11. 11. This year, AI will be used increasingly in all forms of communication and CMOs will embrace it – willingly or unwittingly – to drive more powerful, authentic and streamlined customer experiences. AI is already in your life, even if you don’t recognise it. It’s making cars driverless and shopping easier. We’re advised by robots for everything from what movie to watch, to where to put our money. A robo-advisor is probably managing your investments, with assets ‘under automated management’ in financial services. Utilities use it to forecast electricity demand. Retailers rely on it to automatically order stock when supplies run low. AI will help marketers better understand customer preferences, likes and dislikes, capture feedback insights instantly, and track all interactions to improve customer care across the entire customer lifecycle. It’s already keeping customers in the loop, from real-time online order tracking, to two-way chat via Facebook Messenger chatbots, and voice assistance via Amazon Alexa and Google Assistant. Expect huge investments and pioneering in AI, with China leading the way. China and the US have grown AI “ecosystems” – clusters of entrepreneurs, financiers and AI users. Big wins to date include speech recognition, image classification, autonomous vehicles, machine translation, question answering systems and highly intelligent industrial robots. The potential benefits are huge, will have a profound impact on humanity and healthcare, from eradicating disease and poverty to repairing environmental damage. AI systems can already diagnose diabetic eye disease and skin cancer. We will soon be able to take selfies and have blemishes analysed for skin cancer on the spot – without a human doctor involved. The flipside – the risks – will need to be managed on a global scale and require treaties between Governments. Big issues include: • Privacy – with AI able to interpret massive surveillance datasets and many systems running in the cloud. • Global safety and security – including lethal intelligent autonomous weapons. • Accountability – who is responsible when a self-driving car crashes or a wrong medical diagnosis is made without a human doctor involved? • Job futures – managing the economic and human impact of jobs displaced by AI. As the stuff of Hollywood movies becomes reality, expect increased focus on ethics and control, and Government and education pushing STEM as crucial skills for an intelligent future. While almost half (43%) are enthusiastic about future AI developments, others are more cautious, with one in three (35%) saying it troubles them. The biggest AI cheerleaders are Millennials (57%), men (53%) and those in full time work (52%), with Baby Boomers (43%) and women (40%) the most likely to fret about its implications. Our biggest concerns are job losses (61%) and AI making the right decisions in emergencies (60%), perhaps needing reassurance those self-driving cars will know how to slam on the brakes when needed. Women (67%) and Baby Boomers (68%) are the most concerned that increasing use of AI could result in job losses. Almost six in 10 workers (57%) believe automation and technological advancement poses a threat to their current job. Just one in three workers (33%) are confident robots could never perform their job. In what may be a case of realists prepared to embrace change, versus deniers preferring to keep their heads in the sand, the results highighted an intriguing relationship between attitudes towards AI and perceived risk to an individual’s job. Those who are most excited about AI are also more likely to believe the increasing use of technology poses a threat to their job. In contrast, those with the most concerns about AI are more likely to think a robot could never do their job. Like a plot from a James Bond movie come to life, when it comes to privacy and security, one in two are anxious about governments or private companies using AI to spy or keep track of us (52%) or, worse, war breaking out if it falls into the wrong hands (52%). RED SKY PREDICTIONS 2018 11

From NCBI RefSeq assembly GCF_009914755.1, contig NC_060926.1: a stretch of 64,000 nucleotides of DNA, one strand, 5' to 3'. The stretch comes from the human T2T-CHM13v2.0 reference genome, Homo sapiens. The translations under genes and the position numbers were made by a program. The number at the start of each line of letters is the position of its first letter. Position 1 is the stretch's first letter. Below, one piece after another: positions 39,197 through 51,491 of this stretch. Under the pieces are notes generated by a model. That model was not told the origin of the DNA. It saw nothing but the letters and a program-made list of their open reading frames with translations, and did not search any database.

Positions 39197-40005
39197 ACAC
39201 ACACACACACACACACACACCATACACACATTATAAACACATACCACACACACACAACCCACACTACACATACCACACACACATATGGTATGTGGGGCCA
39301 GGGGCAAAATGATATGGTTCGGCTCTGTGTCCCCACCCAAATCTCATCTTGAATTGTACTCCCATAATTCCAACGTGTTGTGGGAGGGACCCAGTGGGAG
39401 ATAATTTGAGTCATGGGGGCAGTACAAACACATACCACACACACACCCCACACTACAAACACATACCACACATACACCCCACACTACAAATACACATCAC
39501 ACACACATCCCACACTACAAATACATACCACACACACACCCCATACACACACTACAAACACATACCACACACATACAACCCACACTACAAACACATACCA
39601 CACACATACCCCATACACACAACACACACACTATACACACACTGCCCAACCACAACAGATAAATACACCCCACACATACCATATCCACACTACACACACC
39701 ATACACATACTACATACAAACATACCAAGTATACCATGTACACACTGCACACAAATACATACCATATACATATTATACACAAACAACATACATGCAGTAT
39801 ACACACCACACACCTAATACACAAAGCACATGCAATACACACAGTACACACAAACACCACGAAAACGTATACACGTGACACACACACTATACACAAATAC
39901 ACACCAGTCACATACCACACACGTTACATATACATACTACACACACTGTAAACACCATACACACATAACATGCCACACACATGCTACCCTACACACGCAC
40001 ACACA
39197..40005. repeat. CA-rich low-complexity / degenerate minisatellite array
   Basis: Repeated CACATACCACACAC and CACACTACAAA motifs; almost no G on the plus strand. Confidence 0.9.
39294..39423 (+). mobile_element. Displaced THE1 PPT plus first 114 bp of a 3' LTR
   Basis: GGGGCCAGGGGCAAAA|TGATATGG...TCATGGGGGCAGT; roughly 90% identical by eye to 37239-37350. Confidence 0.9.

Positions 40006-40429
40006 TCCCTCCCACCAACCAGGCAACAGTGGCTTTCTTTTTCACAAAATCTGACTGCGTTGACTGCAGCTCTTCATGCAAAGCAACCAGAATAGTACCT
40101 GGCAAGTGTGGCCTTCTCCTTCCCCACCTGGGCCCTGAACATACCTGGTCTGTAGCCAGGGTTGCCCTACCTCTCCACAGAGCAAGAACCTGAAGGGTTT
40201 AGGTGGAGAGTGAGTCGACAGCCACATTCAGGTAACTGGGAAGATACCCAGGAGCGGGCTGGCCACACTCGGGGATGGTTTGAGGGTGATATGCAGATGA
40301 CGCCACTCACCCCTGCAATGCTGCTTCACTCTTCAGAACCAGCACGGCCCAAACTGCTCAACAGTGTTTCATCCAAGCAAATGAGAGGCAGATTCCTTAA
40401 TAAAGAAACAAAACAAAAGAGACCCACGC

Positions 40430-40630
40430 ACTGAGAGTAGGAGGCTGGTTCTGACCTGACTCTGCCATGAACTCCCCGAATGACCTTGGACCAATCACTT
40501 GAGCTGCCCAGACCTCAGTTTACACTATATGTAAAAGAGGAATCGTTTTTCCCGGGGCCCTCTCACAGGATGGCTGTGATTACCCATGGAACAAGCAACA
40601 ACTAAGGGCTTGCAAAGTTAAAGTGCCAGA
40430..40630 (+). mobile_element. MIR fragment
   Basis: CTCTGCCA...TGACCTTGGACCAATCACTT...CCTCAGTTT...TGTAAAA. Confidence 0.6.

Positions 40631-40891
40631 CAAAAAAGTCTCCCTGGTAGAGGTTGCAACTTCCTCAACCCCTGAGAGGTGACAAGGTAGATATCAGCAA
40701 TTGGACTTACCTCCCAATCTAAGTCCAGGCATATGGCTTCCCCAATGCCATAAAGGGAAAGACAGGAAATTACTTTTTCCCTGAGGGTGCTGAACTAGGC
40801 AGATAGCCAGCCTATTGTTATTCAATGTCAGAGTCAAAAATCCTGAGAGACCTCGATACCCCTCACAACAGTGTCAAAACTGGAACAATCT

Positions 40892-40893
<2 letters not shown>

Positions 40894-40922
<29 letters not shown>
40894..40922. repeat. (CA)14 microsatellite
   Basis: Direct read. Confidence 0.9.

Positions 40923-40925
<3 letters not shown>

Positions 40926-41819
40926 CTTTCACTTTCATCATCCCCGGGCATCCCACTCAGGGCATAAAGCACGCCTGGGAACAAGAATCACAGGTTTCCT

12. 12. With bricks and mortar retail under massive pressure to recover territory lost to online and mobile shopping, store managers will become the de facto CMO for the space where they know the consumer best: their local store. They will curate and customise relevant shopping experiences in-store with product offerings tweaked to specific needs of customers in the surrounding area, as local retail fights back in a channel-saturated landscape. As the on the ground expert, the local manager will be empowered by HQ to give their outlet a bespoke local twist reflecting its specific location. The central CMO role will evolve from strategy development and implementation to defining rules that enable the brand to breathe at the experience level in-store. A backlash against globalisation that serves up monotonous homogenous will fuel the shift to local reinvention and experience marketing. Retailers that previously sought to create universal brand experiences across the board will ditch the goal of a commodity business in every location in favour of delivering a customer experience relevant to the local audience. The local store will touch people where they live, in a space that reflects the culture and demographics of the surrounding community. The individual value of each consumer will increase, with brand differentiation driven by the customer’s experience in retail. The brand look and feel will be the same, but the customer experience in each location will be different – and make the local store a desired destination to go to, not just a place to buy from. COMING TO A STORE NEAR YOU: THE LOCAL CMO 8. 12 RED SKY PREDICTIONS 2018